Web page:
Thats part of the payoff, p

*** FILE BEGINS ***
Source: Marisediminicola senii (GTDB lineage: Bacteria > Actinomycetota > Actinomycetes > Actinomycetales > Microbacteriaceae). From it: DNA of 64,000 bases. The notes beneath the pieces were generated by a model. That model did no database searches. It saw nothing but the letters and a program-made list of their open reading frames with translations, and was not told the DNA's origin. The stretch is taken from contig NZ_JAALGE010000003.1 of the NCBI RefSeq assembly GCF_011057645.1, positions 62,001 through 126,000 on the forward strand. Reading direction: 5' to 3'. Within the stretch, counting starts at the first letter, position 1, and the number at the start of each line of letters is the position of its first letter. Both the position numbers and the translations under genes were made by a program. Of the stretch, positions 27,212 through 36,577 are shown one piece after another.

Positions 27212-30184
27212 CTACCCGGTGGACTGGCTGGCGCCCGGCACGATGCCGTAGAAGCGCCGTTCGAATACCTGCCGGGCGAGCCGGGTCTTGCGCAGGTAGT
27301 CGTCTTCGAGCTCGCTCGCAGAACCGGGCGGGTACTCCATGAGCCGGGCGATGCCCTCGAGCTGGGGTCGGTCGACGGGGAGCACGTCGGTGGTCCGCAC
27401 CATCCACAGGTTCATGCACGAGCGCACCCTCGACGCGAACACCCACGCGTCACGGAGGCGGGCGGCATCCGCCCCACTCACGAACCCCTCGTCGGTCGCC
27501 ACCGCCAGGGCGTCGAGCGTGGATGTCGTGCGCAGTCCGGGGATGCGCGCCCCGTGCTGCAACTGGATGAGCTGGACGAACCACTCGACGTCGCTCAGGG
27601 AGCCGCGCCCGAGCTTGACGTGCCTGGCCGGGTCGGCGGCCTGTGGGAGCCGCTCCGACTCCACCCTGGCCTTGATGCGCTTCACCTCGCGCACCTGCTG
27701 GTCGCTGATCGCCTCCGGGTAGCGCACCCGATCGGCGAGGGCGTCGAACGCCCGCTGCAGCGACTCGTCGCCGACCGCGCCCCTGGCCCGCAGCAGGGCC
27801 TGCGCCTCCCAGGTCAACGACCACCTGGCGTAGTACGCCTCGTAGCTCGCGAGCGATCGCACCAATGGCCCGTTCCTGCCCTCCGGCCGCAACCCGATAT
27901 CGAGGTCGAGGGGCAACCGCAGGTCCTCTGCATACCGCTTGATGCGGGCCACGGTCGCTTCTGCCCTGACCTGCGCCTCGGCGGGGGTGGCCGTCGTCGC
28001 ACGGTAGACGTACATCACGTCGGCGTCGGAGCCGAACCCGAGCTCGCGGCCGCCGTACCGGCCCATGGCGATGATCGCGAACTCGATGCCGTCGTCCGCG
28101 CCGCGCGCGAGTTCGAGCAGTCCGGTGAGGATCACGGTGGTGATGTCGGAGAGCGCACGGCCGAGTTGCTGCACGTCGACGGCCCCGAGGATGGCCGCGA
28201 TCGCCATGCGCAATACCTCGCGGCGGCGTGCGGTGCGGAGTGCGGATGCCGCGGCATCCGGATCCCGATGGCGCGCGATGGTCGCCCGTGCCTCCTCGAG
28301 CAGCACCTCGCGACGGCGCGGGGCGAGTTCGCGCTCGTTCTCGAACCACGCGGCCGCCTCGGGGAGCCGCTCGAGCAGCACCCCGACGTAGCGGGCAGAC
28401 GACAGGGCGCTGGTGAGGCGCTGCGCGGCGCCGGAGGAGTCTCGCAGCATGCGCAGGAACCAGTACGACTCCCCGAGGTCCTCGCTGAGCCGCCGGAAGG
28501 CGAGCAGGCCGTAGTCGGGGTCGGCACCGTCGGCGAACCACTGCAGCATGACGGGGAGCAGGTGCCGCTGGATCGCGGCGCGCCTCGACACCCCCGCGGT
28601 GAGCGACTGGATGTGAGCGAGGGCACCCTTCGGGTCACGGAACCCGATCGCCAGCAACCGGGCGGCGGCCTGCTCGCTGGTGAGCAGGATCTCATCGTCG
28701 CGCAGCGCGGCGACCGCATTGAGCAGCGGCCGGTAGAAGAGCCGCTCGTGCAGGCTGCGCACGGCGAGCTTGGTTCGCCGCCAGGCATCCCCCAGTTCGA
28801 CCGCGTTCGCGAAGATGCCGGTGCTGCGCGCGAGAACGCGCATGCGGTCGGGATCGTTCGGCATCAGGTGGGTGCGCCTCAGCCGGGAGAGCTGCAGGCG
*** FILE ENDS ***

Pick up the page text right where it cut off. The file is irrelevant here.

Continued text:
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Perhaps it was fitting that it ended this way.Perhaps it was fitting that a year that has been characterised by Englands positive style of play ended with a defeat brought about by reckless batting.As if Jonny Bairstows dismissal, caught at deep midwicket - yes, deep midwicket - was not bad enough as England battled for a draw, Moeen Ali then wasted his previous efforts with an absurd attempt to loft Ravindra Jadeja over the top. The ball only made it as far as mid-on.Suddenly, the door that was almost closed on India was opened once more. England lost their last six wickets for just 15 runs.Defeat means they have lost four Tests in succession, five out of seven on this tour and six out of their last eight. It also means they have equalled their record for most defeats - eight - in a calendar year. It cant keep being an aberration.Losing to India is no disgrace, of course. Just as losing to Bangladesh in Dhaka was no disgrace. Playing in Asia may well be the toughest test for England players and there was probably no combination of players available to England that would have won this series against a fine side.But the manner of some of these defeats is a concern. Just as losing 10 wickets for 64 runs in a session in Dhaka, or 10 for 83 in the second innings in Vizag or six for 15 in Mumbai should not be accepted with a phlegmatic shrug, nor should this collapse.It came, after all, on a surface on which England laboured for more than 190 overs for seven wickets. And it came with the hard work almost done.But England seem to have lost the ability to bat time. They seem to have forgotten that defence is every bit as important as attack in Test cricket. They seem to have concluded that the way to deal with every challenge thrown their way in Test cricket is to smash it into the stands.It wasnt just Moeen and Bairstow here. Joe Root was leg before attempting to sweep and Adil Rashid was caught at point attempting to flick into the leg side. Straight bat strokes might not have been as positive, but they would have been safer.You would have thought India had taught them by example. You would have thought they had proved that it is not 70s or 80s that win Tests, but 100s and 200s and even 300s. England have to be hungrier. They have to be greedier. They have to be prepared to grind and graft as well as thrash and bash.Why would Moeen be trying to hit over the top in these circumstances? Why, with no hope of setting India a target, would such an aggressive approach be appropriate or helpful? The answer is that it wasnt appropriate and it may well have been a manifestation of a lack of belief in his own defensive technique. It was a point picked up by Virat Kohli in mid-series. England try to run because they know they cant walk.It would be a mistake in such a situation to look for quick fixes. England have a structural problem when it comes to dealing with Asian conditions and it is probably beyond the whit of any individual in a captaincy or coaching position to change that. Alastair Cook may be the current target for those wanting change, but his sacking will alter almost nothing. It certainly wont conjure two brilliant spinners out of the ether and it might overburden Root, who already plays all three formats and is still learning his trade as a batsman.But it wont do to ring our hands and say nothing can be done. For half the Test world play in these conditions (the Caribbean, increasingly, offers low, slow surfaces). These pitches were far from extreme and England had the advantage of winning the toss in four Tests. Unless England are to settle for a future where they mug sides at home on green pitches - as they did for much of the Sri Lanka series - and struggle away, they have to find a way to combat such surfaces.Part of the problem here may well be the messages coming from the coach. Trevor Bayliss has made no secret of his view that he prefers attacking-style batters and that, at times this series, he feels England have suffered for being too defensive with the bat. When we have been a little bit more defensive, we look like wickets waiting to happen, he said in mid-series. As soon as were a little bit more positive, rotating the strike and hitting a boundary when the opportunity comes, it puts pressure on the opposition. Yes, it might get you out once or twice. But with the batting order weve got, theres going to be a number of guys that do score runs.This is puzzling. You would have thought that a coach would want to point out that each batsman has to take responsibility to get the job done. As Moeen proved here, life for the new man can be far more difficult. Bayliss somewhat gung-ho approach seems to risk leaving the job to the next man. It doesnt seem especially responsible.Indeed, increasingly Bayliss whole approach to Test cricket looks naive. It may well be fine for limited-overs cricket, where uncompromised aggression seems to have become the order of the day. But more subtlety is required in the longer-format and Bayliss hasnt demonstrated much of that.The problem with his laissez-faire approach - he is well known for saying little and interfering less - is that sometimes a coach needs to interfere. As Australia have shown in recent times, creating a cosy dressing room environment is fine up to a point, but when the ball starts to swing or spin, a coach also need to be able to help with technique. Otherwise they are just a bystander.It would be premature to say we are in this category with Bayliss. He really wasnt dealt a handful of aces on this tour and it isnt so long since England were a win or two away from becoming the top-ranked Test side.But, if he doesnt know the players from county cricket, he cant really select. And if he really is wedded to this aggressive approach with the bat, he isnt going to help many of the batsmen. Meanwhile, since he took over and dispensed with fielding coaches to take on the responsibility himself, England have dropped a series of vital chances. And with an attack that creates so few, that is costing them dearly. His recent comment that the team havent got a lot of natural athletes sounds dangerously like a workman blaming his tools.It is an irony that one of the positive of this tour for England has been the emergence of two new options for batsmen at the top of the order. Both Haseeb Hameed and, to a lesser extent, Keaton Jennings have impressed as old-school openers, not the aggressive type that Bayliss professes to prefer. It would be no surprise if both of them featured in the top three when England next play Test cricket in July.Bayliss cant really take credit for either of them. He had never seen Jennings bat until they reached Mumbai and he preferred Ben Duckett to Hameed at the start of the tour. Indeed, if you question which of the Test players have progressed due to his input, answers are not immediately obvious. Maybe, just maybe, it is time to consider appointing a different coach for the Test and limited-overs teams? Englands schedule is ridiculous. It might make life better for all concerned.There seems little chance that will happen in the short term. Andrew Strauss has too much staked on Bayliss and, to be fair, Englands limited-overs resurgence might vindicate his appointment. Its the main reason he was hired and he is making a success it.But Englands Test squad leave India with many more questions than answers. They need to work out how to bowl on flat surfaces - in particular, how to gain lateral movement - and how to bat against the spinning ball. They need to develop spinners and start thinking about replacements for an ageing seam attack. And they need to decide if their coach and captain are the men to lead their progress. None of the answers are obvious. Cheap Air Jordans From China . -- About a third of the way through the regular season, the Washington Wizards are at . Wholesale Jordans Authentic . Now, correct me if Im wrong but I saw one official distinctly pointing at the net indicating a good goal but after an inconclusive review they overturned the goal. Shouldnt the ruling on the ice (good goal) stand after an inconclusive review? Why was this overturned? James Veaudry Pembroke, ON -- Hey Kerry, Youll get a lot of these, but why was the Montreal goal against Nashville Saturday night overturned? Eller puts the puck on net and the on ice ruling from the ref behind the net is a Montreal goal. http://www.airjordanoutlet.us/ . -- Edmontons Val Sweeting is two wins away from a trip to Winnipeg to play in Canadas Road of the Rings in December. Air Jordan Store On Sale . But the quarterback hopes to stay involved in football after officially calling it quits Tuesday. "Id love to look at those opportunities as they arise," Pierce said in an interview from his Winnipeg eatery. Jordans Clearacne . Isner, ranked No. 14, won his eighth career singles title and took the title in New Zealand for the second time after his victory in 2010. The match was similar to Isners quarterfinal victory over fifth-seeded Philipp Kohlschreiber which went to three sets, all tiebreaks and contained no breaks of serve. This story appears in ESPN The Magazines Dec. 12 NFL Chemistry Issue. Subscribe today!YOU HAVE TO be all in. Were all in times 10.Its a chilly October Saturday. In his suite at Papa Johns Cardinal Stadium, University of Louisville athletic director Tom Jurich is talking about the schools commitment to its football team, which will rise as high as third in the country before losing to Houston in November. He keeps talking while Lamar Jackson, the sophomore quarterback who won this years Heisman Trophy, squirts through an opening and gallops over half the field before someone brings him down. Its nothing Jurich hasnt seen before.Louisvilles opponent is no patsy. The previous week, NC State had nearly upset Clemson. The week before, it beat Notre Dame. Still, the Wolfpack have as much chance of halting Bobby Petrinos offense as grounding the UPS planes that seem to leave nearby Louisville International every two minutes. At halftime, Louisville leads 44-0.When Jurich arrived at Louisville in 1997, football was an embarrassment. The Cardinals were in the midst of a 1-10 season. The last AD had imported Howard Schnellenberger to work the magic hed worked at Miami, but after more than 100 games and a losing record, Schnellenberger fled for Oklahoma. Thered been talk at one point of dropping football, says Billy Reed, the former Courier-Journal columnist and unofficial U of L historian.Instead, Jurich went all in. He scheduled games for Tuesdays and Wednesdays to get on television. He courted wealthy donors, with or without school ties. He hired Petrino, whod concocted a powerhouse offense at Auburn. And then, after Petrino left for a succession of jobs -- one of which ended with his being fired following an illicit relationship with an employee -- Jurich hired him again.Thats one way to succeed at college football, where field houses can feel like luxury hotels and the offensive coordinator often earns more than the governor. The other? Get real. Know who you are. Of the 128 universities in the NCAAs Division I Football Bowl Subdivision, perhaps a hundred have no shot at No. 1. Even in the Power 5 conferences, says Jim Livengood, the former AD at UNLV, Arizona and Washington State, there are teams that will eventually struggle to keep up.If those schools cant devote the necessary resources to FBS football, Livengood insists, they need to wean themselves from it before it bankrupts them. Football has brought dozens of FBS athletic departments to the precipice of fiscal mismanagement as they try to compete with the 16 percent of athletic departments that actually turn a profit, even as the cost of facilities, coaches and travel grows exponentially.Among the 128, one has waved the white flag. After being booted from the Sun Belt Conference, the University of Idaho announced this past spring that it was taking the unprecedented step of leaving the FBS. In 2018, it will rejoin the Big Sky, which plays in the Football Championship Subdivision, what used to be known as Division I-AA. Its coach? Bobby Petrinos brother.Idaho never fit in the Sun Belt. Trips to the Deep South for Troy and South Alabama bumped rivals Montana and Idaho State off the schedule. But if that was a hard road, staying solvent without bowl ties and TV revenue would be even harder. Idaho has gone 1-11 or 2-10 five times in the past decade. Its fan base is clustered five hours south in Boise. Its corporate donors are nearly nonexistent. Its athletic budget is $15 million, about one-sixth of Louisvilles $94 million. For head football coach Paul Petrino to have a chance of success, AD Rob Spear notes, the school needs to invest $5 million in his program.We cant pay that, he says. And maybe we shouldnt.LETS COUNT THE journalists in attendance for Paul Petrinos Tuesday afternoon news conference. Theres one. And another, the kid in front. Is that a third, in the fleece? Nah, shes the SID. Theyll ask Petrino questions in a 150-seat auditorium, but they could have done it in his pickup on the way to lunch.It isnt that college football is unpopular in Moscow, Idaho. Were passionate, city council member Gina Taruscio says. Some of us to a fault. There just arent many media outlets on the Palouse, as the fertile land that rolls south and east from Spokane is called. There arent many people either. Moscow and Pullman, Washington, separated by 8 miles of nothing and a state line, combine for a population of about 55,000, not including students. Pullman has Washington State, which plays in the Pac-12. And where does that leave Idaho? In a tough spot, Jurich says. Severely handcuffed because of geography.It makes you wonder what the Vandals were thinking when they decided to play Division I football. Boise State, says Mark Schlereth, the ESPN analyst who played football at Idaho in the 1980s. Plain and simple.A junior college until 1965, Boise had the good fortune to be located in the capital, where the people are -- as well as the Albertsons money, from the grocery chain that was founded there. It had a blue turf field and enough ambition for two universities. What it didnt have was a good football team. A dozen straight years, from 1982 to 1993, the Vandals beat the Broncos. I played in the Big Sky, says Jurich, who kicked at Northern Arizona. Idaho was the premier team. Boise State was an afterthought.If Boise State could hang with Americas best teams, the feeling was, surely Idaho could. So when the Broncos announced their intention to join the Big West in 1994, Idaho followed. I thought they were crazy, Schlereth says now. In Boise, you have the community, the infrastructure and the money to make this work. You can recruit a bunch of these kids who would have been Pac-10 players but couldnt get eligible at Cal, at Stanford, at USC. We dont have the facilities. We dont have the infrastructure. We dont have the money. Were doomed to fail. I get why they did it. I just never thought it was a great idea.Paul Petrino was already there in 1994, coaching receivers and running backs, when the announcement was made. Hed been hired on the recommendation of his brother, who worked at Idaho before heading up the ladder to Arizona State. Before that, Paul had followed Bobby, who is six years older, to Capital High in Helena, Montana, as an option quarterback. Then he spurned interest from Air Force and followed him to Carroll College, where their father, Bob Petrino, coached. As a coachs kid, you understand that your family is happy or sad a lot of times based on whether Dads team wins, he says. I knew that by playing for him, we were going to win. So my dad was going to be happy.Bob Sr. hadnt planned on a career at Carroll. He lobbied for the Montana and Montana State jobs, but his own ladder extended only so high. I dont think his ambition was any different than my brothers or mine, Paul says. It just turned out different. Bob planted a flag in Helena, a city about Moscows size. He won 15 conference championships, reached the NAIA semifinals three times with Paul at quarterback and set in motion a program that would win six national titles in a decade. The greatest statement I ever heard my dad make, says Bobby Petrino, was You make the big time wherever youre at.Think those words are echoing now? Paul followed his brother from job to job, Idaho to Louisville to the Atlanta Falcons to Arkansas, working as an assistant when Bobby was a coordinator, a coordinator when Bobby was head coach. They were a great team, the two of them. Hes an unbelievable coach, Bobby says. A great motivator. His style, his aggressiveness, the way he goes about his business on the practice field. I wish I was with him every day. But Paul and his wife, Maya, had a timetable. By the time the twins were ready for high school, hed have a team to run. We missed it by a year, Paul says.When Spear called in 2013, Paul remembered Idaho as the friendly place hed left two decades before. And sure, the students still hang out at the beer bars along Main Street and play Frisbee on the lawn that runs the length of campus. But college football had changed irrevocably, and it left Idaho behind. The Kibbie Domes 16,000 capacity is the FBSs second smallest, about one-seventh the size of Michigans Big House. Ticket sales when he arrived grossed less than $500,000, compared with top programs that were making more than $30 million. Morale was low; the teams GPA was lower. I didnt know it was going to be as hard as it was, Paul says. Its been as hard as anything you ever do in your life.At Louisville and Arkansas, the Petrinos set their sights on becoming No. 1. That isnt happening at Idaho. At best you go to a bowl, which the Vandals have done twice before this season, in 1998 and 2009. Each time, they traveled to Boise for the Humanitarian Bowl, where they dont exactly hand out leis. This year, after an 8-4 finish, the Vandals again headed to Boise, to the Famous Idaho Potato Bowl on Thursday. A real bowl experience, the kind you tell your grandkids about, was Pauls goal.So when university president Chuck Staben summoned him to break the news about the FCS, Paul took it hard. Hed come here to be a [FBS] coach, Maya says. Then he heard his fathers words. Pauls own son, one of those twins, is playing for him at Idaho. The other twin, his daughter, plays softball at Montana, which in the scheme of things isnt far.dddddddddddd And although Bobby would hire him back in a heartbeat -- Louisvilles current offensive coordinator makes nearly $200,000 more than Pauls $417,000 salary -- Paul looks in the mirror and sees a head coach.He leaned forward and told his president: Then I will win you a national championship in the FCS.MAKE THE BIG TIME where you are. Jurich understands. They thought hed lost his mind in 1997 when he left Colorado State, and a stable home in the Western Athletic Conference, for Louisville. The phone calls I got, he says, shaking his head. Tom, youre going to the graveyard.When Jurich arrived, the Cardinals played in something called Conference USA, which was a step up after two decades of no conference. In its last home game of 1997, Louisville had drawn 12,850, less than the crowd at the season-ending game at Idaho that year.Now it has a $94 million athletic budget. Earlier this year, it fit a record 55,642 fans into Papa Johns Cardinal Stadium for the Florida State game. Construction on a $55 million addition began as soon as the regular season ended. This past summer, Petrinos contract rolled into a seven-year extension that could pay him more than $30 million.Three years ago, Louisvilles baseball team reached the College World Series, womens basketball played in the NCAA final, the men won a national championship and the football team beat Florida in the Sugar Bowl. The ultimate validation of an FBS title wont happen this year after that unexpected loss at Houston. But this seasons heights -- a lofty ranking, a Heisman for Jackson -- only reaffirm that the Cardinals are on the precipice of college footballs upper echelon. Jurichs vision is confirmed, and the financial commitment will continue to strengthen. Were close, Petrino says. Were right there.At first glance, Idaho seems like the outlier. In reality, its Louisville that has capitalized on a singular situation, one that isnt likely to be replicated. Jurich, who might be the best athletic director in America, saw potential in a metro area of 1.2 million. The city had no big league franchise, which meant that the Cardinals could be the outlet for civic pride. If the NBAs Grizzlies had moved to Louisville instead of Memphis in 2001, notes Larry Benz, the chairman of the universitys board of trustees, there probably wouldnt have been enough oxygen left to start the fire.For years, Louisville had been a commuter school, so the wealthy businessmen and lawyers with U of L degrees had mostly grown up in town. They were locals who stayed local, creating a rich donor base. (One donor alone, John Schnatter of Papa Johns, has given more than $27 million to the school, apart from his pizza chains sponsorship contracts. And he isnt even an alum.)Still, little would have happened if the administration hadnt been set on building a winner, whatever the cost. The president gave me free rein, Jurich says, the flexibility that I needed.He hired John L. Smith, whod made his name at Idaho, beating Boise State all those years. Smith commandeered Petrino to run the offense. With Chris Redman throwing 45 passes a game, the Cardinals lit up Thursday nights. People in this town criticized us severely, Jurich says. What are you doing playing on a weeknight? Saturday afternoons at 4 is when we play. But if you want to build a program, you have to do it this way.Petrino stayed a year, then kept climbing. In 2003, after Smith bolted for Michigan State, Jurich offered to make Petrino a head coach. With Paul as his deputy, Bobby went 11-1 in 2004 and 12-1 in 2006. But soon he was gone again, despite a 10-year contract -- to the NFL and then Arkansas 11 months later.He stayed in Arkansas four years, making a bad team good. He might be there still if a motorcycle accident hadnt uncovered an affair with a young fundraiser in the football office. Arkansas fired him. In 2014, after his soft landing at Western Kentucky, Jurich came calling.To keep the engine of Louisville athletics humming, Jurich knew, he needed to win. Every school has to look at their mission statement, he says. What do they want to be? Where do they want to go? He gave Petrino a $3 million annual salary with a $450,000 payout for a national title. It was, everyone conceded, the going rate.ON A FRIDAY afternoon in Wenatchee, Washington, Scott Marboe throws a bag in the trunk and sets off toward Moscow. Its four hours of two-lane across the prairie, he says. But thats better than his friends journey from Boise: What they call the Goat Trail, along the Salmon River through the mountains and the snow.Marboes father played for Idaho. He did too. So did his son, though Louisville -- of all places -- recruited him. Marboe makes the trip for almost every home game. If hes going to travel that far, he wants to see top competition. When the decision was made to join the Big Sky, he felt angry. My friends feel the same, he says. Staben, Idahos president, heard it in the letters and emails he received from alumni: I will never go to another game.But Marboes are rare. Attendance at the Kibbie Dome remains disappointing; last season the Vandals ranked 123rd out of 127 in the FBS. As for road games, imagine the trip from Pullman-Moscow Regional Airport to San Marcos, Texas. Were going to Texas State in November, Staben says. I believe weve sold 28 of our allotted tickets. Even Marboe understands that the current situation is unsustainable. I dont want to see it, but I get it, he says. You cant win the arms race. Not at Idaho.The cost of doing business at college footballs highest level has led athletic departments deep into the red. They compensate by dipping into general funds, taking money meant for academic scholarships or concert halls, or with sponsorships and donations. Marboe and his buddies give and give, but in the end it makes little difference. We dont have a Papa Johns, Marboe says. We dont have a booster like Boone Pickens to come in and write a check, as Pickens did for his own alma mater, Oklahoma State. Wish we did, but we dont.Big Sky schools, Staben argues, dont need Boone Pickens. According to the NCAAs Report on Finances, the median cost of a student-athlete is $110,000 in the FBS but under $40,000 in the FCS. FCS teams sacrifice TV money and the chance for high-payout games at places like USC and LSU. But their competition doesnt pay $1.5 million to offensive coordinators.And with Montana and other regional rivals back on the schedule, the casual fan has incentive to make the journey. Honestly, I couldnt even tell you where Troy State is, says Schlereth, who supports the move back to the Big Sky. Montana, Montana State, Idaho State, those are big to me. Two years ago, the Vandals basketball team won a stirring double-overtime game against the Grizzlies. On the way out, Spear was accosted by a man in a Montana jacket. This is why you need to be in our league, he told Spear. You see how fun this was?Paul Petrino appreciates the emotion inherent in Big Sky showdowns. He just didnt sign up to coach them. Idaho couldnt have landed him, Spear understands, if it already had decided to drop down. Now who knows how long hell stay? Winning under these circumstances is likely to make Petrino a coveted property, especially after making Idaho bowl-eligible. Thats pretty amazing, Jurich says.But if Petrino has national aspirations, he wouldnt have stayed long in Moscow anyway. In that sense, Staben believes, hes doing Petrino a favor. In the Big Sky, he can amass a gaudy record. Hes not going to get the Louisville job by winning half his games at the University of Idaho, Staben says.One recent night, with winter in the air, Paul arrives at a barbecue joint off Main for his weekly radio show. Spear has shown up too, and a few boosters in Vandals sweatshirts, and drinkers at the bar who were there when everyone arrived and will remain when theyre gone.The UL Lafayette game is Saturday. Most of the listeners probably cant envision Lafayette, Louisiana, but Paul plays it up like Ohio State-Michigan. Soon Maya comes in with their 9-year-old, Ava, known for racing down from the stands to give her father a hug, win or lose. Thats part of the payoff, people like to believe, of coaching at a place like Idaho.Idaho was the first university to fully realize the cost of such intimacy. The difficulties of competing in the FBS make it probable that others will follow. Since the WACs Brigham Young in 1984, no school from outside a current Power 5 conference has won a national title. So if they have no chance of winning, why invest so much in the effort?Paul Petrino has no answers. Soon, though, hell need to decide how much those hugs are worth and whether his career path will follow his fathers or his brothers. He spots Maya and Ava and sends them a smile, then looks them toward an empty table. Throughout the course of your life, you end up in different places, not always by your choice, he says. Wherever it is, you make the best of it. If thats a half-full barbecue joint on a cold night in Idaho, well, its his big time for now. ' ' '